The 9th Convention of the International Association for Ethical Literary Criticism
The Ethico-Political Turn in Literary Studies: Cross-Cultural and Cross-Disciplinary Perspectives
Zhejiang University, Hangzhou, China
November 8-10, 2019
The ethico-political turn in Western Literary Studies during the 1990s is usually associated with the rise of the ethical philosophy of Emmanuel Levinas, which, in its turn, had acquired a broader acknowledgment through the reconfiguration of deconstruction’s agenda in U.S.-American universities during 1980s. Investigating the various ethico-political consequences of its early tenets at that time, deconstruction opened itself up towards its philosophical tradition (Gasché), psychoanalysis (Lacan, Badiou), feminist and queer theory (B. Johnson, Butler), postcolonial theory (Spivak, Bhabha), law studies (Fish, Cornell), historiography (LaCapra), trauma studies (Bauman, Felman, Caruth), etc. Without Derrida’s confrontations with Levinas’s ethics, such transdisciplinary developments would be hardly imaginable. Derrida opposed Levinas’s tendency to save the ethically divine “face of the Other” from any contamination by human political investments, insisting instead on the political indebtedness of all ethical agendas, with the (possible) exception of literature. His discrete ethical authorization of literature was, independently but roughly simultaneously, paralleled by Lacan’s “literary” withdrawal of analyst’s self or Foucault’s “literary” self-othering. Through such developments, gradually, literature became the ethical ferment within the cross-disciplinary field of humanities.
The ethical turn in Chinese literary studies occurred two decades later, ascending against a different background. Since opening up to the outside world after the Cultural Revolution, China has imported a huge number of Western critical theories, which have substantially reshaped the traditional profile of literary studies in the country. However, since these theories were primarily concerned with either literary structures and forms (e.g., New Criticism, Russian Formalism, Structuralism, etc.) or politics, power and ideology in literature (e.g., feminism, post-colonialism, Marxism, etc.), some Chinese literary scholars noticed a lack of ethical engagement in them. From their point of view, Western theories neglected or devalued literature’s moral aspect. Chinese Ethical Literary Criticism, introduced by Professor Nie Zhenzhao, has taken up the task of eliminating this deficiency. Its recent boom in China induced the establishment of the International Association for Ethical Literary Criticism (IAELC), which has provided a forum and resource for academics and advanced students from all over the world to share their findings in the field of literature and ethics. So far, IAELC has held eight international conferences in collaboration with some renowned global universities, such as Queen Mary University of London, UK, and Kyushu University, Japan.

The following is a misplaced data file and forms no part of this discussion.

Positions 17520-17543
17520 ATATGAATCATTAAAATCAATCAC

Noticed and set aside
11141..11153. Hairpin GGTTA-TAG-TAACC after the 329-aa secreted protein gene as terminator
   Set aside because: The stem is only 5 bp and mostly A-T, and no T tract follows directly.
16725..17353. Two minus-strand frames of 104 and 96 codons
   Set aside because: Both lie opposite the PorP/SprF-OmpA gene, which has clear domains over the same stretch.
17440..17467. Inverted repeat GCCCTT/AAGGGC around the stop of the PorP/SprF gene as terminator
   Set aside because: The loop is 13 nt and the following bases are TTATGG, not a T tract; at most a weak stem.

With the aim of opening up international dialogue on the aforementioned developments in Western and Eastern literary studies and humanities, Zhejiang University will host the Ninth Convention of the International Association for Ethical Literary Criticism, titled “The Ethico-Political Turn in Literary Studies: Cross-Cultural and Cross-Disciplinary Perspectives” in collaboration with Academia Europaea from November 8 to 10, 2019. We anticipate and welcome contributions on the following topics and issues:
1. Ethical Literary Criticism, comparative literature, and cross-cultural studies,
2. Ethical Literary Criticism and the re-reading of literary canons,
3. Ethical Literary Criticism and interdisciplinarity,
4. The reaffirmation of Walter Benjamin and Theodor Adorno’s sublime concepts of literature,
5. The association of literature with sacrificed voices in the works of Giorgio Agamben, Gilles Deleuze, and Jacques Rancière,
6. Memory vs. history, involuntary vs. voluntary memory: On the breakthrough of memory studies,
7. The reaffirmation of the sub-human, the creaturely, the disfigured, and the animal in body studies and animal studies,
8. The ethical rewriting of the political relationship between:
a) Theory and literature in deconstruction, psychoanalysis, postcolonial theory etc.
b) Literature and law in the philosophy of law,
c) Politics and “the police” (Rancière) in the political philosophy,
d) Past and present in historiography,
e) Center and periphery in postcolonial and post-imperial studies, and
f) Perpetrators and victims in trauma studies.
Conference languages: English and Chinese
An official invitation will be sent by e-mail (in PDF form) or by mail on request (in printed form) once your abstract has passed the peer review. You will learn whether this has happened by August 30, 2019.
The online registration runs in early June 2019.
It is possible to get an early-bird discount by registering before October 1, 2019. The early-bird fee is $150. After that date, the registration fee will be $200, covering the conference materials, coffee/tea breaks, and a farewell dinner.
Participants can book their accommodation following the recommendation of Zhejiang
University or on their own preference.
Venue: Zijingang Campus, Zhejiang University, Hangzhou, China
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The International Association for Ethical Literary Criticism (IAELC)
Zhejiang University, China